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Posted June 19, 2012 at 5:30 am [Printer Friendly] [Print w/ comments]

Posted by Kendall Harmon

The mainstream parties "looted Greece, and afterward they took the Greek flag and they offered it to Angela Merkel," the German chancellor, Mr. [Alexis] Tsipras said in a campaign rally in Athens Thursday.

Though Syriza's message has caught on, not all of the disaffected are ready to embrace the party. Anna Konstantoulaki, a third-year Spanish-literature student at the University of Athens, voted in May for a tiny party. She doesn't know what to do now. She is upset with mainstream parties but not sure Mr. Tsipras is capable of running the country.

"I am very confused," she says. "The last few days, I can't stop thinking about what is going to happen." She adds: "I'm scared, actually."

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Filed under: * Economics, PoliticsEconomyConsumer/consumer spendingCorporations/Corporate LifeCredit MarketsCurrency MarketsEuroEuropean Central BankG20 The Banking System/SectorThe Credit Freeze Crisis of Fall 2008/The Recession of 2007--Foreign RelationsPolitics in General* International News & CommentaryEurope--European Sovereign Debt Crisis of 2010Greece

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Posted June 16, 2012 at 8:00 am [Printer Friendly] [Print w/ comments]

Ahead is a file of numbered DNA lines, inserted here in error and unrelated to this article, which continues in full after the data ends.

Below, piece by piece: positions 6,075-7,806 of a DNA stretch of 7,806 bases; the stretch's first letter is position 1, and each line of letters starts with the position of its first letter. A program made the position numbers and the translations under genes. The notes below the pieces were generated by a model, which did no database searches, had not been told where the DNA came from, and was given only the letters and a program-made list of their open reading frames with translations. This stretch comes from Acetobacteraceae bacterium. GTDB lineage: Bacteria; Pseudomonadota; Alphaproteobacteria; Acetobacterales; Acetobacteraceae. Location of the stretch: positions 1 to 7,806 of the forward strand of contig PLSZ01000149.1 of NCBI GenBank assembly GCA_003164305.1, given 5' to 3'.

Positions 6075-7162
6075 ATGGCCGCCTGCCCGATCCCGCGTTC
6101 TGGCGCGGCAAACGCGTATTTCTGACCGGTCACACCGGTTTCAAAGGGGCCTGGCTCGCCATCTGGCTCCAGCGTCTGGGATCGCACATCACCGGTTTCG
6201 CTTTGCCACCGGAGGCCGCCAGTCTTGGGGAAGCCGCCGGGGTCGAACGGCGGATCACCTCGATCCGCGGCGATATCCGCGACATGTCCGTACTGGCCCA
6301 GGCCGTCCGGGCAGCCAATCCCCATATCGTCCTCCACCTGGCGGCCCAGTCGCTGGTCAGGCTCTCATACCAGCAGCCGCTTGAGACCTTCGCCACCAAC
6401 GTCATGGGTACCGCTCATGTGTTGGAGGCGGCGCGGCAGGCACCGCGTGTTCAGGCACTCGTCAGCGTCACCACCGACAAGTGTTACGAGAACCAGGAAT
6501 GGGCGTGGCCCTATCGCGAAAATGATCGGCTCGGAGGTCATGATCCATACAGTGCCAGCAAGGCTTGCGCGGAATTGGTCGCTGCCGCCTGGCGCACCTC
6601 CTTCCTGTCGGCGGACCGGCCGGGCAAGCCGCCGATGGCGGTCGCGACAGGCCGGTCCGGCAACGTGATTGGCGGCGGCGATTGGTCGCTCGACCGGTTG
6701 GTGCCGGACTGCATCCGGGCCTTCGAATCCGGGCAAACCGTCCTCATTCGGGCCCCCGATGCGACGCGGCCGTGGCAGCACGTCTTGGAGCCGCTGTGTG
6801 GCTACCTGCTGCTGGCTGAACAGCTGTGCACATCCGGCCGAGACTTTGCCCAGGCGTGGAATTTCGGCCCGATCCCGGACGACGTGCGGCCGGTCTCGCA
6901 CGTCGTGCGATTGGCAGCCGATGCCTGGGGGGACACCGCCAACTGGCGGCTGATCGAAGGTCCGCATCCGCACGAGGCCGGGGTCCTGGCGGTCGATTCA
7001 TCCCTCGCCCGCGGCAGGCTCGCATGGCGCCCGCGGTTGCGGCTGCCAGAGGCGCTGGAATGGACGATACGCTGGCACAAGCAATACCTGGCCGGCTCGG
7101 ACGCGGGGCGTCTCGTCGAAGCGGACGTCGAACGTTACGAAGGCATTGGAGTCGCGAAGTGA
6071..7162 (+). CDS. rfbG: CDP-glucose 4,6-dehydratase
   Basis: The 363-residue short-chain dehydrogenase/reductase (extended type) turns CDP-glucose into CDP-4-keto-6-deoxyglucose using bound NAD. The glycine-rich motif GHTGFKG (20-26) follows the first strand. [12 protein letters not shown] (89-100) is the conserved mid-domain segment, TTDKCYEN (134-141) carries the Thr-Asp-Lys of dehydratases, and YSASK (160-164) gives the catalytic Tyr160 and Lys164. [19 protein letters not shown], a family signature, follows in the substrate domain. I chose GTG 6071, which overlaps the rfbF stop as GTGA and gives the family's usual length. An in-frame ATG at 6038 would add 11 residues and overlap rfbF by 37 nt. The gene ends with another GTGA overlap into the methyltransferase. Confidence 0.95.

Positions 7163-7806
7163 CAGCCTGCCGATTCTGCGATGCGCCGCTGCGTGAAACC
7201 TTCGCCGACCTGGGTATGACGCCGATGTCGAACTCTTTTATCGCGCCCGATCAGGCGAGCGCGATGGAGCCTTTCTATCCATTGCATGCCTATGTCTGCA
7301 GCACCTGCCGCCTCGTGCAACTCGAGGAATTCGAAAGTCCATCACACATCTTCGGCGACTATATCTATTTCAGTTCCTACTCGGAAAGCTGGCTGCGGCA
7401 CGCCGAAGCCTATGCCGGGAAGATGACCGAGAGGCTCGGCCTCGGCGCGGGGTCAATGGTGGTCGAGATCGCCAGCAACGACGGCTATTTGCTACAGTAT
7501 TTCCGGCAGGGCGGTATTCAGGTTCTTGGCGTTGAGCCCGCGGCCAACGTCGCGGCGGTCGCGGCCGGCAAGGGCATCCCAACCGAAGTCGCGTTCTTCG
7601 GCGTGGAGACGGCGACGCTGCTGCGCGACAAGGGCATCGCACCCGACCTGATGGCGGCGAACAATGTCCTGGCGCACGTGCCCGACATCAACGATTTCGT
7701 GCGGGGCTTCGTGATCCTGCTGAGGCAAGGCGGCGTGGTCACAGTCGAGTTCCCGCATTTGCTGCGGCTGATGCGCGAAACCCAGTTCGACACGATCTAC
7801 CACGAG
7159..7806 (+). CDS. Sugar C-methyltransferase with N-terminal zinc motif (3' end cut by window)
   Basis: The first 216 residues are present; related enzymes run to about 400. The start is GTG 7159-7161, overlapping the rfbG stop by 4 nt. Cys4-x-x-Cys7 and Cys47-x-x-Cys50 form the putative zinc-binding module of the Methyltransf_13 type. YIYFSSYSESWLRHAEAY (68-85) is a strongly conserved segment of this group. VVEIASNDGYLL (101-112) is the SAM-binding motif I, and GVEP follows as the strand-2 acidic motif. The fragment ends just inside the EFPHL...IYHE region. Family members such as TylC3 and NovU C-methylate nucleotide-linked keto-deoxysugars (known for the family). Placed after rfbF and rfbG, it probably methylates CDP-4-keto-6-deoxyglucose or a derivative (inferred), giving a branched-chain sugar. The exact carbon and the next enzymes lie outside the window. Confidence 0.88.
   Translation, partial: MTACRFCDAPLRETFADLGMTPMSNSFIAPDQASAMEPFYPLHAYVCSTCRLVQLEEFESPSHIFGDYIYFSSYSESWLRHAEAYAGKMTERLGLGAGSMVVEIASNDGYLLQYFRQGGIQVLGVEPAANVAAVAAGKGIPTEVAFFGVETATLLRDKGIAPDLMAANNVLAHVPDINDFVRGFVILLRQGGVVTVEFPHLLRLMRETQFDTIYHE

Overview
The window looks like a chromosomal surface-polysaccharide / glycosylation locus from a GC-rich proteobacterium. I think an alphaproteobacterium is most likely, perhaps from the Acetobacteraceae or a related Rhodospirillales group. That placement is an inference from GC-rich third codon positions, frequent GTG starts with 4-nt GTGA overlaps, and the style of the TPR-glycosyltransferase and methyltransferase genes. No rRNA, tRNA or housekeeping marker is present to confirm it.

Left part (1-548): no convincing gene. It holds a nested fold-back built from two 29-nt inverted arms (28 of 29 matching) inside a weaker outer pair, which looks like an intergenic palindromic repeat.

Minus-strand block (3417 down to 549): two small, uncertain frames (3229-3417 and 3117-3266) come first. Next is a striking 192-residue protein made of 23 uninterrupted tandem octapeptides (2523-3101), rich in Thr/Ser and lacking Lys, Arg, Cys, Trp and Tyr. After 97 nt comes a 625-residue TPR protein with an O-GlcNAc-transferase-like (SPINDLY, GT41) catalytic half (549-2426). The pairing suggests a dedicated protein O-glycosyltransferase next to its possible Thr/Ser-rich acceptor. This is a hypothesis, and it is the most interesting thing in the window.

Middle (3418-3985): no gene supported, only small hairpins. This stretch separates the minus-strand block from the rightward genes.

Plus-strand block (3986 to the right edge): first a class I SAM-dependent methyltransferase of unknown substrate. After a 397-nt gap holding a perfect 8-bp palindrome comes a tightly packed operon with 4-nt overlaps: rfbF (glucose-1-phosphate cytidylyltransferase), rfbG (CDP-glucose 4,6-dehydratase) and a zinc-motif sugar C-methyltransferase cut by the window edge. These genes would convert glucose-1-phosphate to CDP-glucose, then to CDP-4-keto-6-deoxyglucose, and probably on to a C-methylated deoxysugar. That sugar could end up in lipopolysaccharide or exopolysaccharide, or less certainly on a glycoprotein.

Posted by Kendall Harmon

Standard & Poor’s downgraded the credit ratings of France, Italy and seven other European countries on Friday, a move that may have more symbolic than fundamental financial impact but served as a reminder that Europe’s economic woes were far from over.

Another memory jog came Friday from Greece, the original source of Europe’s debt troubles. Talks hit a snag between the new Greek government and the banks and other private investors that Athens hopes will agree to take losses on their debt so that Greece can avoid a default.

Together, those developments underscore that even as Europe’s debt turmoil enters its third year, no clear solutions are yet in sight — despite recent signs that a new lending program by the European Central Bank might be easing financial market pressures.

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Filed under: * Culture-WatchGlobalization* Economics, PoliticsEconomyCredit MarketsCurrency MarketsEuroEuropean Central BankG20 The Banking System/SectorThe Credit Freeze Crisis of Fall 2008/The Recession of 2007--The U.S. GovernmentThe United States Currency (Dollar etc)* International News & CommentaryEurope--European Sovereign Debt Crisis of 2010